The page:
Land Spraying

A process that makes use of excess drilling mud in a way that can also benefit farm businesses

Land spraying

Land spraying, also known as land spreading, mud spraying or land application, is the process of spraying water-based drilling mud on agricultural land.

It is recognised by the Queensland Government as an environmentally friendly way to dispose of residual drilling material, or drilling mud, that is produced from drilling a well.

The process reduces the need to construct on-site disposal sumps for this material.

During the well drilling process the mud is stored in rig tanks, processed and then applied onto flat land using a purpose built vacuum truck or similar machinery.

The areas are carefully selected and the application of potassium-rich drilling mud to agricultural soil may lead to improved water holding capacity and plant growth.

The process is regulated by the Department of Environment and Science which ensures only tested and approved fluids are applied to flat land well away from any waterways.

 


 

Drilling mud

Drilling mud is essential to the well drilling process for:

  • Carrying cuttings from the hole
  • Cooling and cleaning the drill bit
  • Reducing friction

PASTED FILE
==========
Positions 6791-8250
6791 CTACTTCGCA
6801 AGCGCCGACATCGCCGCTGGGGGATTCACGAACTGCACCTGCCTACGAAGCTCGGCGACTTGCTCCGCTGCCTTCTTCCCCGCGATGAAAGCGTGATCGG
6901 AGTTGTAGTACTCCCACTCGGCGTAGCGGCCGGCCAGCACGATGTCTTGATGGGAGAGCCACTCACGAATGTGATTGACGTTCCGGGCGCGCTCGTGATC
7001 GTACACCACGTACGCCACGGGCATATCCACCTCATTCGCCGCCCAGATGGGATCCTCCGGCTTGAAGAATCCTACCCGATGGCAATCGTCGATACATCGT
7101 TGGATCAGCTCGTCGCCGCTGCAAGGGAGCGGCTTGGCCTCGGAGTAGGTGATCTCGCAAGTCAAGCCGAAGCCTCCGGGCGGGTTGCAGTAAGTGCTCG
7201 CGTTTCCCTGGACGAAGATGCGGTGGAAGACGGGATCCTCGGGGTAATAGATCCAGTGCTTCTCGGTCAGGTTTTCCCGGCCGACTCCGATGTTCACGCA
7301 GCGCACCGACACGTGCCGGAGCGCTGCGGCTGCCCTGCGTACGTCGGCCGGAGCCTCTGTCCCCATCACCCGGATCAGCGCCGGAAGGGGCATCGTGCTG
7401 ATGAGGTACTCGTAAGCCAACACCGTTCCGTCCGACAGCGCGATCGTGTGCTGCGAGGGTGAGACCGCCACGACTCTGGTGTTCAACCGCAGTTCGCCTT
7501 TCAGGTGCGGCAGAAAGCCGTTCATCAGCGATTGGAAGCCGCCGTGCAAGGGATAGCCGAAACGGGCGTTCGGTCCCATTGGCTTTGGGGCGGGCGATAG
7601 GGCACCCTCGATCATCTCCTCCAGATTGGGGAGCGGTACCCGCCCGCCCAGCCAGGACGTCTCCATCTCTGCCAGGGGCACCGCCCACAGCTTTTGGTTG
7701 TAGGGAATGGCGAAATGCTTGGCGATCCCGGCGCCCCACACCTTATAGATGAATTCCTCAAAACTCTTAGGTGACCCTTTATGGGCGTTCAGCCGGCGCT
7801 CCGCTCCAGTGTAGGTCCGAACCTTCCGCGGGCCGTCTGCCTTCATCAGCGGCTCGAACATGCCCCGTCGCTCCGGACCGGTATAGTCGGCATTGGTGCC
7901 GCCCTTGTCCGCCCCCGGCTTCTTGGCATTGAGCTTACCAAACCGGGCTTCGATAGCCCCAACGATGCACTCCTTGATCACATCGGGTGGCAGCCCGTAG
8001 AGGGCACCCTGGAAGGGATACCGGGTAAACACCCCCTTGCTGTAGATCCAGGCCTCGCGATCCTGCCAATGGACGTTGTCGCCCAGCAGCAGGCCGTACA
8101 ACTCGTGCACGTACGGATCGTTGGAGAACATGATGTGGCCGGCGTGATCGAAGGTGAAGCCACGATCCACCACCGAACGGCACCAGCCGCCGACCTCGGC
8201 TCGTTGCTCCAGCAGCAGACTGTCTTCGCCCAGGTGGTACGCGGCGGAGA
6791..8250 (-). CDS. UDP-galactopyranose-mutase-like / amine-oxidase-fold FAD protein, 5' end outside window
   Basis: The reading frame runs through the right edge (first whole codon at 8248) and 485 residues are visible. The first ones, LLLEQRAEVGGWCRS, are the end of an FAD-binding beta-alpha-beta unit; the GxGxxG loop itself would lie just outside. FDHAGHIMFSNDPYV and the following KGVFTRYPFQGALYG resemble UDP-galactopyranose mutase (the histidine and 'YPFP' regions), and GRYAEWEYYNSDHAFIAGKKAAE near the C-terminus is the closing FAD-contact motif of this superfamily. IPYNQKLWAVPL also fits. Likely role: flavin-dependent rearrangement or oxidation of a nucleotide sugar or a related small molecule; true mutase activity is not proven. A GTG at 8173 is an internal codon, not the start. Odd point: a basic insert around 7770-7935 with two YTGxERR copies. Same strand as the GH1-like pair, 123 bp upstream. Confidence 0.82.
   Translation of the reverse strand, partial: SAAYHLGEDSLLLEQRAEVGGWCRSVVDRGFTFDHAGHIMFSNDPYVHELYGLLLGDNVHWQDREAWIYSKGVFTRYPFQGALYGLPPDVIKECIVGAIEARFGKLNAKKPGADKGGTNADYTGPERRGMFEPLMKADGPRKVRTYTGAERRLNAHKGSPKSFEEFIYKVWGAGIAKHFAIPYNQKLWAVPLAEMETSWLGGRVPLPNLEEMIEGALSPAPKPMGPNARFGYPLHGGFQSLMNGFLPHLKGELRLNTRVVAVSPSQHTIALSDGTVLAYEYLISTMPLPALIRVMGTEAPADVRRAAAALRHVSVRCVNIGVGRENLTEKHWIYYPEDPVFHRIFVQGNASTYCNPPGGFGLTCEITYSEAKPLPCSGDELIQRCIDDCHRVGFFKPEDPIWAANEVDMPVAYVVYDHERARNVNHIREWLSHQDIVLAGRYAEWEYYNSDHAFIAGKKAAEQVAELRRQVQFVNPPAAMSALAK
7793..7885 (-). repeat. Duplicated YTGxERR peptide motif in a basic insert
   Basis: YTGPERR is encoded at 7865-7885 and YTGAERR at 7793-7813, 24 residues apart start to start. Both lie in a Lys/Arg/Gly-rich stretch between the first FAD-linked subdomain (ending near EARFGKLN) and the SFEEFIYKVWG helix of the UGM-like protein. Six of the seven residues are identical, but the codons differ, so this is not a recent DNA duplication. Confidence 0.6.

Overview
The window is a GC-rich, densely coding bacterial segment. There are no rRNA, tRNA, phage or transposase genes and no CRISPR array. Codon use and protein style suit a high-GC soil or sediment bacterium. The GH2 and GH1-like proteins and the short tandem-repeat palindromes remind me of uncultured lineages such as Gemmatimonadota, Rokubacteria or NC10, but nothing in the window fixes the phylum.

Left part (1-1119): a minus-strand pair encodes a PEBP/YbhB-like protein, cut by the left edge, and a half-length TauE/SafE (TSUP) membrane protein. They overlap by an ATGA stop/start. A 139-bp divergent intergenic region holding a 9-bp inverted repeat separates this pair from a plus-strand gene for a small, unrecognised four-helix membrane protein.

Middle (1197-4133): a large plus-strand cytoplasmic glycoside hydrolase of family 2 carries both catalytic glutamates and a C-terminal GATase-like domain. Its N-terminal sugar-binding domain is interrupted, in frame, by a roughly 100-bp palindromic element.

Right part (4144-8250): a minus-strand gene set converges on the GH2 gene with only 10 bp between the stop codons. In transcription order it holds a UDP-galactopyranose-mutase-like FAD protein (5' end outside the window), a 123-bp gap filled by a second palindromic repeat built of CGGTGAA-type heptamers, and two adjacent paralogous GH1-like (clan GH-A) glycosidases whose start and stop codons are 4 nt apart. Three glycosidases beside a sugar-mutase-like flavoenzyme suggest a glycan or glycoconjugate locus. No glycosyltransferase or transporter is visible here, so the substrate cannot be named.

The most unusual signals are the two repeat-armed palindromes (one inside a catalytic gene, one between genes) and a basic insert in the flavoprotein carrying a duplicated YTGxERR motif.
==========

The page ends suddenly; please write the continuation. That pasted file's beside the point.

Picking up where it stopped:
• Maintaining the stability of the bore
  • Maintaining down-hole pressure

The exact amount of drilling mud produced depends on several factors including the depth of the well being drilled.

Residual drilling material is a mix of water and rock fragments that is brought to the surface during drilling operations, plus a small percentage of additives (0.1%) that are needed to lubricate the drill bit and ensure the required mud consistency for the drilling process.

The composition of additives is adjusted according to the location’s physiochemical and geological conditions.

Any additives used in the drilling process must be approved by the Department of Environment and Science to ensure they are non-hazardous to the environment and personnel.

All Queensland petroleum operators use water-based additives as they are prohibited from using any synthetic-based additives.

More information about the regulation of residual drilling material in petroleum activities can be found by phoning the Queensland Government on 13 QGOV (13 74 68).

 

Agricultural land after land spraying

 

Important resources

  1. Streamlined model conditions for petroleum activities - page 16 (PDF 1.36MB, Department of Environment and Science guideline)
  2. Characterisation and management of drilling fluids and cuttings in the petroleum industry (PDF 72KB, Department of Environment and Science)
  3. Department of Environment and Science website